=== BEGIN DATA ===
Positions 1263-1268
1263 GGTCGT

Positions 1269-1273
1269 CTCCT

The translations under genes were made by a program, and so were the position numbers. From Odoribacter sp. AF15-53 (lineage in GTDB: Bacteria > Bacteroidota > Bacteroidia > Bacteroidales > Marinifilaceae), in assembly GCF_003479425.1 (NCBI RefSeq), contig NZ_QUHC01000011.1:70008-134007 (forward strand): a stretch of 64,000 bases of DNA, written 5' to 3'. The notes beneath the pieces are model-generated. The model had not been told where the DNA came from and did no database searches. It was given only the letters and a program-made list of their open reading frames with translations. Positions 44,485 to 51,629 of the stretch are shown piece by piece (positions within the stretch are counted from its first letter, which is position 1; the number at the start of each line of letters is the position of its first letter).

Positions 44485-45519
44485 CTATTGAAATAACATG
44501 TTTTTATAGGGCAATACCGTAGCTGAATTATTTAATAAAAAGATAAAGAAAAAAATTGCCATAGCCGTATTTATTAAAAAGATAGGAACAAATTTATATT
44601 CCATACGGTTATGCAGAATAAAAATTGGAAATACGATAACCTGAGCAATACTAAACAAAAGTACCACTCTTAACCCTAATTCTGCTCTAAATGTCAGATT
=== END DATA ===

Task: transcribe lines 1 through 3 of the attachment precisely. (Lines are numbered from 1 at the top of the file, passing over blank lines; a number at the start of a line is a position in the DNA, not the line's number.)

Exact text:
Positions 1263-1268
1263 GGTCGT

Positions 1269-1273